The telecommunications industry has been riding the hype wave of virtualization over the past few years, and the cable industry has not been immune to this trend. To be sure, virtualization brings significant benefits in terms of improved operations, better resiliency, feature velocity, better customer experience and possibly lower cost, and indeed the cable industry is right to focus on adopting this enabling technology in their operating environment. We expect virtualization to gain meaningful traction in 2020 in the cable industry.
This said, virtualization is an enabling technology with far reaching implications for the operating environment of a cable operator beyond simply deploying a new system, and there is not one optimal approach to pursue; each operator should carefully consider the path to virtualization that is best suited to its current network, operating environment and parameters, service needs, and market dynamics.
Although the focus of virtualization conversations has typically focused on the CCAP—granted an essential component of a virtualization strategy—it is important to note that significant benefits can be derived from virtualizing the management and control planes, which can be achieved even while retaining the legacy I-CCAP. We expect cable operator strategies regarding virtualization to follow four paths in the next five years:
1. Retain the legacy I-CCAP as long as it continues to meet the operator’s needs. Despite technology innovation, legacy technologies tend to stay around a lot longer than one would expect, as long as they adequately meet the operator’s needs.
2. Virtualize the CMTS core while retaining the edge QAMs and move the PHY layer to a remote PHY shelf, which can be located in the headend or the hub. The advantage of this architecture is that it enables the MSO to derive some virtualization benefits while retaining RF from the headend and preserving the edge QAMs.
3. Remote PHY: The CMTS core is virtualized, and the PHY layer is moved to a Remote PHY device (RPD), which is housed in the access node. The traffic out of the headend is IP, carried over digital fiber. This approach allows the operator to leverage existing resources in the headend for MAC processing, keeping nodes simpler (no compute resource) with lower power requirements.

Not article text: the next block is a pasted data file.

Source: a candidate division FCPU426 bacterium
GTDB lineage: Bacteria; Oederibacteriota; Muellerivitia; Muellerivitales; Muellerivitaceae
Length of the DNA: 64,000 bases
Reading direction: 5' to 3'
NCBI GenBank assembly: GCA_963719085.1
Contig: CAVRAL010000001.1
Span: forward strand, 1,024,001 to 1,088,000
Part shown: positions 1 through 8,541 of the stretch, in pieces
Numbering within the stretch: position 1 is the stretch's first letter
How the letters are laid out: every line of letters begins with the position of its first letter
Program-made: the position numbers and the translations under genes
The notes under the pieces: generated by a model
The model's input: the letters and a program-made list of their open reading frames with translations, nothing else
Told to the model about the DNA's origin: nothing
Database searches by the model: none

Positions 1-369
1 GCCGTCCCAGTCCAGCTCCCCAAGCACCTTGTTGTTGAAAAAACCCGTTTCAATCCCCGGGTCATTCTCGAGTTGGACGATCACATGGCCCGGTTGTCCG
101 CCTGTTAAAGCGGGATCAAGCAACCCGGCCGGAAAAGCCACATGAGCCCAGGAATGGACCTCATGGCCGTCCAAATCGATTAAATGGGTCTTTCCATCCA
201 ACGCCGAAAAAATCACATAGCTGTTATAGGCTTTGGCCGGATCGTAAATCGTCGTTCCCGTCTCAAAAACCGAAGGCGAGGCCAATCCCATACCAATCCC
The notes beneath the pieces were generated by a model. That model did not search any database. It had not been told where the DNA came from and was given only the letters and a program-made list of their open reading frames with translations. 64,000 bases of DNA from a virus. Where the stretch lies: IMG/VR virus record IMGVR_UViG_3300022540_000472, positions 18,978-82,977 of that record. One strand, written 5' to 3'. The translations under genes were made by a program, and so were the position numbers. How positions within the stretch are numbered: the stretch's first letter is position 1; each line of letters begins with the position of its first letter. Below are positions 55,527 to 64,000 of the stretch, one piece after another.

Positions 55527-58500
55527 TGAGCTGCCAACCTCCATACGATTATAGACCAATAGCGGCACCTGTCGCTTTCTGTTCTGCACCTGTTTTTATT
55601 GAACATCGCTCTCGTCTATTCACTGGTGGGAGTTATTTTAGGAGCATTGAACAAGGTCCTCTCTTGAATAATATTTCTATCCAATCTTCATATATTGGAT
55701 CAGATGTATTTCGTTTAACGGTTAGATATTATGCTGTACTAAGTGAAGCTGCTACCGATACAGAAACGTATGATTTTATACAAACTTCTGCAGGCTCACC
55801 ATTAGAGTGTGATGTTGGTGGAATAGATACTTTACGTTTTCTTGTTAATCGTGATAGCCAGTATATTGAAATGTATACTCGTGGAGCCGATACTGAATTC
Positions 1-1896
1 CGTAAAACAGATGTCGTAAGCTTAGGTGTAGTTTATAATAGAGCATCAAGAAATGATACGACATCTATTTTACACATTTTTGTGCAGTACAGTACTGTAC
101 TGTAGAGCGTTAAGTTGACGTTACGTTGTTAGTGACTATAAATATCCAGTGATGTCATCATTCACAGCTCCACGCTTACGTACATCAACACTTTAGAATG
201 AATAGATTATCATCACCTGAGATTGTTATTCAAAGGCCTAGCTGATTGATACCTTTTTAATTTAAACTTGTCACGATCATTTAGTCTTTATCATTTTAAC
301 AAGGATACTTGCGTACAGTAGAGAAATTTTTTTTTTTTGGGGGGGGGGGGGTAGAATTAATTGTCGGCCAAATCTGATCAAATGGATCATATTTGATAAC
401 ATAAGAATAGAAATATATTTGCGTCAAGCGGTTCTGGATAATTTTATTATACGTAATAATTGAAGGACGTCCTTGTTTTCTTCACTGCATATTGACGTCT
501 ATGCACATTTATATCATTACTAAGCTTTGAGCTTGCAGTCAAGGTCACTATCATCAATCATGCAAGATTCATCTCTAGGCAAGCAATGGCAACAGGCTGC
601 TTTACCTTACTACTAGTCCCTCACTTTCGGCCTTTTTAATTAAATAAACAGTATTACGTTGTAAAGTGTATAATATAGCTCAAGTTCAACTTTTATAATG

4. Remote MACPHY: The MAC and PHY layers are moved to the node, and a Remote MACPHY device (RMD) is housed in the node and performs the CMTS core capability in the node. This approach is simpler and has lower latency, but possibly a higher power requirement in the node and the need for compute resources in the node.
Although each of the above strategies has pros and cons and significant considerations based on the needs of each operator, it is important to note that all four solutions can be managed by a virtualized control plane, and more modern management tools such as RESTCONF and YANG can supplement traditional tools such as SNMP and CLI to deliver significantly improved management and monitoring. Furthermore, the architecture that the operator adopts today is not necessarily the one it will have over time. For example, Option 2 could be an interim solution for an operator that is looking to ultimately have a Remote PHY architecture but is not yet ready to move away from the edge QAMs and RF. Furthermore, some innovative vendors are developing solutions where the MAC functionality can be either part of the CMTS core or in the node.
It is imperative that an operator carefully considers its needs and makes a well-thought-out evolution plan, rather than be swept by the virtualization wave, and to work closely with a leading industry vendor that can offer the right solutions to meet its needs.
Liliane Offredo-Zreik (@offredo) is principal analyst atACG Research.
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